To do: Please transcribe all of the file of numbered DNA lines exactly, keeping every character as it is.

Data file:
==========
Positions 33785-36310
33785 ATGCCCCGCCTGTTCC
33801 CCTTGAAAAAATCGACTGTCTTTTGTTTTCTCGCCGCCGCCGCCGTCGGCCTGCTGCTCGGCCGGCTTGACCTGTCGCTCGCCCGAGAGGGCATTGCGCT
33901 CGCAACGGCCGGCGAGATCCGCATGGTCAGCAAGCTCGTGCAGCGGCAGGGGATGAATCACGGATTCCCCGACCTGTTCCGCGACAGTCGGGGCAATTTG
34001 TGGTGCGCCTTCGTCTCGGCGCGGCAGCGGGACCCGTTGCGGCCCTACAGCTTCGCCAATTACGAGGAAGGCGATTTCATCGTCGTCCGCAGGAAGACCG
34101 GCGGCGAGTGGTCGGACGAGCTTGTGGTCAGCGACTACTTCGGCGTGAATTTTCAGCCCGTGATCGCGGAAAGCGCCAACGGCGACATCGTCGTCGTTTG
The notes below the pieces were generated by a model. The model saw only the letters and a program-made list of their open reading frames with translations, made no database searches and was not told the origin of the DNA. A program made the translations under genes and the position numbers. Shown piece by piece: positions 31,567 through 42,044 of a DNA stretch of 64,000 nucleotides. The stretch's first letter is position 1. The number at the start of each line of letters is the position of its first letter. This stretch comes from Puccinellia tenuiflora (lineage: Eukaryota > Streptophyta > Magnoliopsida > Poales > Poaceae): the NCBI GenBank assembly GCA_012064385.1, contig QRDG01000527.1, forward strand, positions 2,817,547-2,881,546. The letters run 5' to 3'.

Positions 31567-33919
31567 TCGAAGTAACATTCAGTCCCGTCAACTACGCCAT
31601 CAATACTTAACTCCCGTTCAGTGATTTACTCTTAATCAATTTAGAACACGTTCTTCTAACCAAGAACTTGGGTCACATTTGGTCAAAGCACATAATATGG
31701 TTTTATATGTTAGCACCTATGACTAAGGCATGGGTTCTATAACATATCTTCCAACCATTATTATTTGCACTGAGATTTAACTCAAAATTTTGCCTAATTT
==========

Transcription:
Positions 33785-36310
33785 ATGCCCCGCCTGTTCC
33801 CCTTGAAAAAATCGACTGTCTTTTGTTTTCTCGCCGCCGCCGCCGTCGGCCTGCTGCTCGGCCGGCTTGACCTGTCGCTCGCCCGAGAGGGCATTGCGCT
33901 CGCAACGGCCGGCGAGATCCGCATGGTCAGCAAGCTCGTGCAGCGGCAGGGGATGAATCACGGATTCCCCGACCTGTTCCGCGACAGTCGGGGCAATTTG
34001 TGGTGCGCCTTCGTCTCGGCGCGGCAGCGGGACCCGTTGCGGCCCTACAGCTTCGCCAATTACGAGGAAGGCGATTTCATCGTCGTCCGCAGGAAGACCG
34101 GCGGCGAGTGGTCGGACGAGCTTGTGGTCAGCGACTACTTCGGCGTGAATTTTCAGCCCGTGATCGCGGAAAGCGCCAACGGCGACATCGTCGTCGTTTG
The notes below the pieces were generated by a model. The model saw only the letters and a program-made list of their open reading frames with translations, made no database searches and was not told the origin of the DNA. A program made the translations under genes and the position numbers. Shown piece by piece: positions 31,567 through 42,044 of a DNA stretch of 64,000 nucleotides. The stretch's first letter is position 1. The number at the start of each line of letters is the position of its first letter. This stretch comes from Puccinellia tenuiflora (lineage: Eukaryota > Streptophyta > Magnoliopsida > Poales > Poaceae): the NCBI GenBank assembly GCA_012064385.1, contig QRDG01000527.1, forward strand, positions 2,817,547-2,881,546. The letters run 5' to 3'.

Positions 31567-33919
31567 TCGAAGTAACATTCAGTCCCGTCAACTACGCCAT
31601 CAATACTTAACTCCCGTTCAGTGATTTACTCTTAATCAATTTAGAACACGTTCTTCTAACCAAGAACTTGGGTCACATTTGGTCAAAGCACATAATATGG
31701 TTTTATATGTTAGCACCTATGACTAAGGCATGGGTTCTATAACATATCTTCCAACCATTATTATTTGCACTGAGATTTAACTCAAAATTTTGCCTAATTT